Rates for some types of violent crimes higher than state averages
A newly compiled report providing a snapshot of violent crime in Sonoma County offers concerning insights into issues of violence. The report was complied by the Sonoma County Department of Health Services, based on the belief that violence creates significant health impacts for residents. The Violence Profile of Sonoma County 2017 was released in January and is the culmination of several years’ work.
According to the Violence Profile, in 2014 there were 3.6 violent crimes per 1,000 residents in Sonoma County. Since 2005 that number has decreased from 5.3 per 1,000 residents. The majority of the decrease occurred between 2005 and 2007.
In 2014, the Healthy Kids Survey found that 5.9 percent of seventh graders, 8.9 percent of ninth graders and 10 percent of 11th graders in public schools replied “yes” to the question, “Did your boyfriend or girlfriend hit, slap or physically hurt you on purpose?”
In addition, 16.7 percent of students at nontraditional schools answered yes. The trend of students at nontraditional schools having violence statistics higher than traditional schools is consistent throughout the profile.
In better news, the 2014 rate for child abuse and neglect in Sonoma County was 4.5 per 1,000 children compared to the state rate of 9.0 per 1,000. While the current rate is half of what it was in 2008, the report says that it is “unclear if in fact this is an actual trend or of there are other reasons for the decline such as different definitions, fewer staff, less reporting, etc.”
Youth and school violence statistics typically includes young people ages 10-24, according to the report, and school violence can include bullying, fighting, weapon use and electronic aggression, such as cyber bullying.
In 2014 there were 96 juvenile arrests for felony violent offenses. 70 (73 percent) were assaults, 21 (22 percent) were robberies, and five (five percent) were rapes. No homicides or kidnappings were reported as committed by juveniles, and in addition there were 193 misdemeanor assault and battery juvenile arrests in Sonoma County in 2014.
Fourteen percent of ninth graders in Sonoma County reported having been in a physical fight at school in 2014, and for nontraditional schools it jumps to 25 percent. Thirty-two percent of ninth graders reported being harassed one or more times in the preceding 12 months and 15 percent reported being harassed or bullied because of their race, ethnicity or national origin.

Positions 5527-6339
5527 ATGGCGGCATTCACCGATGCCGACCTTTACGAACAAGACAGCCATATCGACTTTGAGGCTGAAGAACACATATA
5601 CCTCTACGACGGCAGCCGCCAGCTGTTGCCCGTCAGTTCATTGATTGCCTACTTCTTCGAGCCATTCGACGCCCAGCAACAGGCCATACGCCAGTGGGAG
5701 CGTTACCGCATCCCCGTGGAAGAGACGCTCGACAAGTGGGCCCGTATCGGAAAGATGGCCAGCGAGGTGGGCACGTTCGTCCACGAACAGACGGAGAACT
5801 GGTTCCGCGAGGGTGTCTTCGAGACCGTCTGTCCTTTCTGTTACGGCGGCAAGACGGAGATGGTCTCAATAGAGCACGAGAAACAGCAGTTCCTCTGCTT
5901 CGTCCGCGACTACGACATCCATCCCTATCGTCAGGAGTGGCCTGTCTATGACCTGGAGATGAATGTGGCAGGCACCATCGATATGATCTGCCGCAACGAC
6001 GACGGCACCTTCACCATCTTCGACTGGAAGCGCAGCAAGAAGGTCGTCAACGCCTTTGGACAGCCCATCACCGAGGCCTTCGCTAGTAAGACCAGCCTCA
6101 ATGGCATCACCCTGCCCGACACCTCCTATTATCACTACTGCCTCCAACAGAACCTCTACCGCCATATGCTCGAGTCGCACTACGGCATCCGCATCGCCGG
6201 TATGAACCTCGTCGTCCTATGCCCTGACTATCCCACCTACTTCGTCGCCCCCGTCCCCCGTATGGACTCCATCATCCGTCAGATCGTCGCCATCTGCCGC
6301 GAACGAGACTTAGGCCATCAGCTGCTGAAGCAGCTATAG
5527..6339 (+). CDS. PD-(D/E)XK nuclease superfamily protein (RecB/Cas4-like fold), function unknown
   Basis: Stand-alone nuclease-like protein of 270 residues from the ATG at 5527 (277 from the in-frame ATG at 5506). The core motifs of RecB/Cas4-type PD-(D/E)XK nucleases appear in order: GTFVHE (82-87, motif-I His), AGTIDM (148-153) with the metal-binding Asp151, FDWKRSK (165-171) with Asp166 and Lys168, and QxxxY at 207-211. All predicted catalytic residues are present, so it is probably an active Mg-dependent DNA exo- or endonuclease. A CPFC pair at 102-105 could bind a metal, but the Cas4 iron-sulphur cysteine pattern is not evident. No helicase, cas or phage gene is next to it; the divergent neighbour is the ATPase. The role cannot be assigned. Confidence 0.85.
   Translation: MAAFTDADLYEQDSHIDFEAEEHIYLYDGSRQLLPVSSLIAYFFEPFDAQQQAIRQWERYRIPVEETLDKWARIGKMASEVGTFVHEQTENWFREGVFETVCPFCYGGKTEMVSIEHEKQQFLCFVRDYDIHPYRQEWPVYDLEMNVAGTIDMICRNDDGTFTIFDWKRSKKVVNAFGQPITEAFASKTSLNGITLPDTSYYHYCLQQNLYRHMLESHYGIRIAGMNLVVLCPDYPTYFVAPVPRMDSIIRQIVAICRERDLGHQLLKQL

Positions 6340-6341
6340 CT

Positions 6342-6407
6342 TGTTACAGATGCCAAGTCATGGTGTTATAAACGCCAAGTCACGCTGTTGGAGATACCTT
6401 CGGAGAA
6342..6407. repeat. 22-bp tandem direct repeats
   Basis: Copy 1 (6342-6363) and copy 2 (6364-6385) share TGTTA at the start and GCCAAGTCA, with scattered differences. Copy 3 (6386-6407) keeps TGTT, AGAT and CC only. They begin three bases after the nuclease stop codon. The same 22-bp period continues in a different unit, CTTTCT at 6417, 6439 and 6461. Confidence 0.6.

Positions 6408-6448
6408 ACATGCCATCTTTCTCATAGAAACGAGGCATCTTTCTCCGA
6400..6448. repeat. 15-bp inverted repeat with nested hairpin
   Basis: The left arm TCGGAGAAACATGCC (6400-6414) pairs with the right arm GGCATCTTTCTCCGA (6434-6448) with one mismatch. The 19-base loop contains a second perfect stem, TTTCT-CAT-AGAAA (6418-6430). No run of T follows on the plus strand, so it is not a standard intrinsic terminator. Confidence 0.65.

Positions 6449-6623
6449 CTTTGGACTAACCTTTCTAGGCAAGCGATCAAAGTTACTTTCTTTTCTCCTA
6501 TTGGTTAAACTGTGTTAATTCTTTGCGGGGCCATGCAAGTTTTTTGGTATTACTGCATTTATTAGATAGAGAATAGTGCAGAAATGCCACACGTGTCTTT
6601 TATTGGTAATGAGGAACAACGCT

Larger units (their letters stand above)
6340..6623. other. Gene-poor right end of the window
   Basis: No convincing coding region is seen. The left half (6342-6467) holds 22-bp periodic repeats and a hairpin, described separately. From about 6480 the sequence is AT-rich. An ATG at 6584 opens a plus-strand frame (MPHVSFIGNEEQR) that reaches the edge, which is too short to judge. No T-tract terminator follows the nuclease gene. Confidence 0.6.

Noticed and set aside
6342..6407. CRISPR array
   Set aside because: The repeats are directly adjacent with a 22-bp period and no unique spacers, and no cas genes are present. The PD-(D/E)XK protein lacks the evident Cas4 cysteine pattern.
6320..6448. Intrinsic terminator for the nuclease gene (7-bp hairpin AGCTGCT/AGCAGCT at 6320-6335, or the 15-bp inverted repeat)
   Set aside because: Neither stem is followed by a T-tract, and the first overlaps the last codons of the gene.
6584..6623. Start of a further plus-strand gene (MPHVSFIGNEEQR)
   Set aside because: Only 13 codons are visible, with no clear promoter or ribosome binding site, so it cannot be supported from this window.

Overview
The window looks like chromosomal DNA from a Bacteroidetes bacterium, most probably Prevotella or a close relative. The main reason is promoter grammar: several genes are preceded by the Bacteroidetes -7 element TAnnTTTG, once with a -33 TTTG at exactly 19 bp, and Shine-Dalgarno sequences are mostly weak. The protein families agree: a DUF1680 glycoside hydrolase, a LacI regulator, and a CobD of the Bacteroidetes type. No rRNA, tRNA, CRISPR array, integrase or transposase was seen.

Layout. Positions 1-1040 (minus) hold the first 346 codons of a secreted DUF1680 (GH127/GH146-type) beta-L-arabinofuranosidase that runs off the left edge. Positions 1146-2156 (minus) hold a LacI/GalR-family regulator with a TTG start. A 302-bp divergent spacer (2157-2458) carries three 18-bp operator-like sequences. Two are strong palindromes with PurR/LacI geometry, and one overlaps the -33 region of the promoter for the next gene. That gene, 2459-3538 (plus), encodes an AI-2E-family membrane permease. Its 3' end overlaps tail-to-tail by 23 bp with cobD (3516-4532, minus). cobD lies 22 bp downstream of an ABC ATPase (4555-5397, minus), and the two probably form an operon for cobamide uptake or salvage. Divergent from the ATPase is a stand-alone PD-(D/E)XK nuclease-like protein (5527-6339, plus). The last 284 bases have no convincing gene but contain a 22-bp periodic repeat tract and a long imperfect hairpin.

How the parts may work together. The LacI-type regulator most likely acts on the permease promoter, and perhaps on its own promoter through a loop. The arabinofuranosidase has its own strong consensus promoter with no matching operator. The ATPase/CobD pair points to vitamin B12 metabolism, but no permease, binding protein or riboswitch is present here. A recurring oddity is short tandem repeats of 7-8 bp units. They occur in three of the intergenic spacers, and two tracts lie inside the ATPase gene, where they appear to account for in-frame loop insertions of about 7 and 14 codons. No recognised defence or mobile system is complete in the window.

Elder abuse is a growing problem, as the county’s population of people over 60 is projected to grow from 99,553 (21 percent of total population) in 2010 to 143,636 (24 percent of total population) by 2030. Rates of elder abuse have been increasing since 2011, and have consistently been twice as high as the state number.
In 2014, Adult Protective Services reported 1,108 cases with a confirmed finding of elder abuse. This constitutes a per capita rate 1,342.44 per 100,000 people, double the state rate for the same period of 650.58 per 100,000.
Sexual violence and sex trafficking are linked in this report, and both statistics are growing in Sonoma County. In 2014 in Sonoma County the rate of “forcible rape” was 34.94 per 100,000 people, which is nine points higher than in 2013. However, the report states that may be due to a change in the federal definition of rape between 2013 and 2014. However, it is still 10 points higher than the state rate for the same time period.
From 2011 to 2016, 161 human trafficking and prostitution cases were filed by the Sonoma County District Attorney’s office. Prior to 2012 there had been 3.6 felony cases per year and by 2014 it was nine. An increase in felony cases has seen a decrease in misdemeanor cases from 65 to 27 per year pre-and-post-2012.
In all areas of sexual crime, the report says, underreporting continues to be a serious safety and health issue.
Suicide is also on an upward trend. Each year approximately 69 Sonoma County residents die by suicide. The suicide rate in the county is significantly higher that the state, 13.1 people per 100,000 versus 10.1 per 100,00 in the period 2008-2012. The county experienced a significant increase from 2005 to 2009, (11.6 to 13.1), while the state rate did not change.
From 2008 to 2012 there were 346 suicide deaths in Sonoma and the rate for men is nearly three times higher than women. In addition, white residents’ suicide rates are significantly higher than Hispanics, 16.0 people per 100,000 versus 5.4.
Suicide is the second-leading cause of death among residents aged 10-24, but it has a significantly lower rate than all other age groups. Adults aged 45 and older have significantly higher rates than younger residents.
The county also has a higher per capita rate of involvement in gangs than the state. From 2011 to 2013 a survey of 7,911 students showing gang membership along racial/ethnic lines, showed that the county population of most nonwhite ethnic groups had a greater likelihood of claiming gang membership than their populations across the state.
Total gang membership (in 160 total gangs) in the 2010 was found to 3,413 out of a county population of 483,878, for a per capita rate of 705 per 100,000. The state numbers for 6,442 total gangs shows a per capita of 632 per 100,000.
In 2013-14, four percent of seventh graders, five percent of ninth graders, seven percent of 11th graders and 11 percent of nontraditional students in the county considered themselves gang members.
Finally, stakeholders identified several local factors contributing to violence in Sonoma County. These included the dispersed geography of the county, the economic and housing downturn from 2005 to 2010, housing, alcohol and other drugs, technology, racism and classism (especially in the schools) and a lack of cultural competency and humility.